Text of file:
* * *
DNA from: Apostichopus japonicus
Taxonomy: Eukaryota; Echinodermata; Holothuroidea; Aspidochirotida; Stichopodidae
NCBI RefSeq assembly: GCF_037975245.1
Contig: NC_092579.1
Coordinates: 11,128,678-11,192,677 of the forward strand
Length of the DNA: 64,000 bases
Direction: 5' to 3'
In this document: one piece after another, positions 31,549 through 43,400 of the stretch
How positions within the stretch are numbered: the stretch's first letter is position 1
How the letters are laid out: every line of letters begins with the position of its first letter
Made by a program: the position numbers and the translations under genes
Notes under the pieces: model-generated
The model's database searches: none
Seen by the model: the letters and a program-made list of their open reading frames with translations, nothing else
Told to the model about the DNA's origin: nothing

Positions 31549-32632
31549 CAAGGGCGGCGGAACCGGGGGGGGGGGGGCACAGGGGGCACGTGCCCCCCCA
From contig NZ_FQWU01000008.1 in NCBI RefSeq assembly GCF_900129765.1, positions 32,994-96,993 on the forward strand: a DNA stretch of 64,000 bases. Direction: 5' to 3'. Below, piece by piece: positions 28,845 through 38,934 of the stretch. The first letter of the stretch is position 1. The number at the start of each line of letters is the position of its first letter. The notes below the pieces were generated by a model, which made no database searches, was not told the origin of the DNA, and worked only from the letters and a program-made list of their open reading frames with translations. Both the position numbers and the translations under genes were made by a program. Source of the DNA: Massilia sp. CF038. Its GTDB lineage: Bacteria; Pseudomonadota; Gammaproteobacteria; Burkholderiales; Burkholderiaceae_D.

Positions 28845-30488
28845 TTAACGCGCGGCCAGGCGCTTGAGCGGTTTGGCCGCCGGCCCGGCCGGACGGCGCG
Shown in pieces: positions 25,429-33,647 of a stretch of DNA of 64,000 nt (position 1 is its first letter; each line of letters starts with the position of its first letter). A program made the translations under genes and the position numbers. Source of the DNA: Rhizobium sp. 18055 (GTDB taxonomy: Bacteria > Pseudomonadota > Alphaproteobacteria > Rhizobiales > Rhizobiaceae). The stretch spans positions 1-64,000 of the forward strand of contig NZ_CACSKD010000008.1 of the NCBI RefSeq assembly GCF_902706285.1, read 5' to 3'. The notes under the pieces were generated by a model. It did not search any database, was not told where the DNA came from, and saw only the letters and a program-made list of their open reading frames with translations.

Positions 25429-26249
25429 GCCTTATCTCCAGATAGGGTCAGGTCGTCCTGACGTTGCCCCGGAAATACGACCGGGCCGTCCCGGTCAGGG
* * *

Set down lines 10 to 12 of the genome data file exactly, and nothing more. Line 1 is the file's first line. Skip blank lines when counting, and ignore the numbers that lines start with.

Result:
How the letters are laid out: every line of letters begins with the position of its first letter
Made by a program: the position numbers and the translations under genes
Notes under the pieces: model-generated